What could be safer! We went to a water park the next day, where we got endlessly whistled at by the life guards for unsafe use of inner-tubes at the Lazy River. I was tempted to explain to the guards that we were professionals. After all, we had just survived hurling ourselves at a porch on a Slip-N-Slide while drunk.

Matt knows: The only way to Slip-N-Slide is Superman-style.

Thursday, July 3, 2008

Guac-Off Home Run!

After winning the 54th Annual Ardmore Chili Cook-Off last weekend (true!), I turned my attention to the First Annual Brookwood Guac-Off. In my grad school days, I had become a bit of a self-styled expert at guacamole, and figured I stood a good shot at taking this competition down. As I drove M.J. and myself over to the competition, however, I received nothing but smack-talk. She even threw down a "Snap!" after a particularly vicious put-down. (Really? Who does that?)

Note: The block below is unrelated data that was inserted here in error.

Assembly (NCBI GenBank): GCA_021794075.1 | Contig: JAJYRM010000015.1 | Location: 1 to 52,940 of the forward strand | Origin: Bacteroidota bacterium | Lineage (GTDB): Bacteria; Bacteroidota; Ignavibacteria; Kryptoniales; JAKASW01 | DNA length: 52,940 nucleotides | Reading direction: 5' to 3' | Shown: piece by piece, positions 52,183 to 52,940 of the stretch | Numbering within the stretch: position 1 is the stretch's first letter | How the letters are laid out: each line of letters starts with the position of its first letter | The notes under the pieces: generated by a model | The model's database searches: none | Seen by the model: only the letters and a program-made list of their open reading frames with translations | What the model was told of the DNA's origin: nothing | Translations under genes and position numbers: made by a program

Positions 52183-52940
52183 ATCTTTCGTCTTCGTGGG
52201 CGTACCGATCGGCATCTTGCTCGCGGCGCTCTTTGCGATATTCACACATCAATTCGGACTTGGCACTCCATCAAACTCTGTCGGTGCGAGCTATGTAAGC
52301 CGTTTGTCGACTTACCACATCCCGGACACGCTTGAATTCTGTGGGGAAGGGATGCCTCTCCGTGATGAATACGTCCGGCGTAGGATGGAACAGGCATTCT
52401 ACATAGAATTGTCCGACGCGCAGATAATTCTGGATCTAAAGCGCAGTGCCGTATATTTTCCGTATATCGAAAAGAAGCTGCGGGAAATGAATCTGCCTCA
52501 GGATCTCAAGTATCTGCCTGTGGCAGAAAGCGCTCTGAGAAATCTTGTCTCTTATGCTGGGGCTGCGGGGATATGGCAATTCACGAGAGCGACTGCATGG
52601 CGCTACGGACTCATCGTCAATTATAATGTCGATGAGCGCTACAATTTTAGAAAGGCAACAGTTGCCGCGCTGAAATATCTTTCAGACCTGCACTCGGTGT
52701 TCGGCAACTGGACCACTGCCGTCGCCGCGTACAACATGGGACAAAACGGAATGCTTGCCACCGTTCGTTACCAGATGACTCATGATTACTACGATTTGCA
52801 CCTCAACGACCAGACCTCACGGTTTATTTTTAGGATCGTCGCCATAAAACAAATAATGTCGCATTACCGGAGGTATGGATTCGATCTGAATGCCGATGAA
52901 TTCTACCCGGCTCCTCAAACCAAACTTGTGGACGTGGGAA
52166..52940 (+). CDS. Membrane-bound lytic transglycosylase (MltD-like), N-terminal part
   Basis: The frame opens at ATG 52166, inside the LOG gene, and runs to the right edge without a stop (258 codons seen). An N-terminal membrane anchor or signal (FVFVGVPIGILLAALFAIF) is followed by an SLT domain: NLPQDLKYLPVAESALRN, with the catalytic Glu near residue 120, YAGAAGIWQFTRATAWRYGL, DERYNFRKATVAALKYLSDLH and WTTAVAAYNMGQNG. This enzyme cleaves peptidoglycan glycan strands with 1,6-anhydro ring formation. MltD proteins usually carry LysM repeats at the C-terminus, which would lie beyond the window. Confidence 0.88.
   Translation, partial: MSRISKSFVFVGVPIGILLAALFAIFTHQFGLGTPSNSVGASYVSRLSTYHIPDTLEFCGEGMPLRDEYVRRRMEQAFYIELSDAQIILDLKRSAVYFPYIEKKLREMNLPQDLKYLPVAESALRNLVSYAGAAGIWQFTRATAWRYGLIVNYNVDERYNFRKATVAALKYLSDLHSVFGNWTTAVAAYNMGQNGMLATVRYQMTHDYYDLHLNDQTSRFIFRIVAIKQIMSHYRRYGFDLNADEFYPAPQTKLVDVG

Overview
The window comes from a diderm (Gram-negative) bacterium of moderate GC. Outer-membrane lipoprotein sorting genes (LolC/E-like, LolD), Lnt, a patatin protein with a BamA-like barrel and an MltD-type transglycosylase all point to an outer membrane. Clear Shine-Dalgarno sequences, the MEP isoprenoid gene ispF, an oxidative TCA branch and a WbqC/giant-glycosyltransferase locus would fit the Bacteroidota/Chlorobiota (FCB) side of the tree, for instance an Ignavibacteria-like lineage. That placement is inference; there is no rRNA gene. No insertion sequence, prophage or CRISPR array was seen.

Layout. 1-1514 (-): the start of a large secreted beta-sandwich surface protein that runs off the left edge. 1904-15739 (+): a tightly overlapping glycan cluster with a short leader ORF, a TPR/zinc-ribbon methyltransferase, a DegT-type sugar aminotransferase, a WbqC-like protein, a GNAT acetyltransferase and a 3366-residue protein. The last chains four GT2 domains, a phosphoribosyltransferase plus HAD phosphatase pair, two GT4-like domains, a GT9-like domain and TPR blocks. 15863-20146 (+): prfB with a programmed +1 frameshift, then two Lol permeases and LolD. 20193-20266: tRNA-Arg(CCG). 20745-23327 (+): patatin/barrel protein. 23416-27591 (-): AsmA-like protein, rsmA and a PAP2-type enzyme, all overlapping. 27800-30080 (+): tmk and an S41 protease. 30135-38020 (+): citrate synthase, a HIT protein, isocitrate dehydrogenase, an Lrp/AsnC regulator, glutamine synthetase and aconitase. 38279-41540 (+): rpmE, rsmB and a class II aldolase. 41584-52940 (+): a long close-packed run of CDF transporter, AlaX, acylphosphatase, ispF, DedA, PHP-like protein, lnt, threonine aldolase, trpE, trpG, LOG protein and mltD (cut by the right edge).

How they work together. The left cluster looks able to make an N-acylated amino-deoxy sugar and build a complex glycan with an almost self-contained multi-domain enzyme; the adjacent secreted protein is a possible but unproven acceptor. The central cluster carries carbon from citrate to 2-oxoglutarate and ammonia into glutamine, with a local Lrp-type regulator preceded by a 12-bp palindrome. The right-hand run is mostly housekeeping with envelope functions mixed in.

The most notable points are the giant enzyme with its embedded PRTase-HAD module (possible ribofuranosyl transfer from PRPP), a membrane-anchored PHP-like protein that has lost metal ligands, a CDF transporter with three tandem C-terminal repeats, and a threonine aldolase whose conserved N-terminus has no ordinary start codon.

In any case, when the dust settled, I had received second place in the competition. You can see me and Shannon holding up our prestigious prizes after the guacamole competition. Truth be told, if I wasn't voting for my own guac as a matter of principle, I would have voted for hers on taste and merit. But I still have my principles, so I voted for my own. And Shannon taught me a couple good tricks: her main ingredients (beyond the avocado) included tomato, onion, and jalapeƱo (all diced very fine), and some lemon juice. I had these ingredients (though lime instead of lemon), but then made the additional decision to add onion powder, garlic powder, cayenne pepper, salt and pepper to the mix, where Shannon only added a little salt. As a result, her guac was the freshest tasting. I am gradually arriving at the conclusion that garlic and most other spices in guacamole are over-rated... let the ingredients speak for themselves.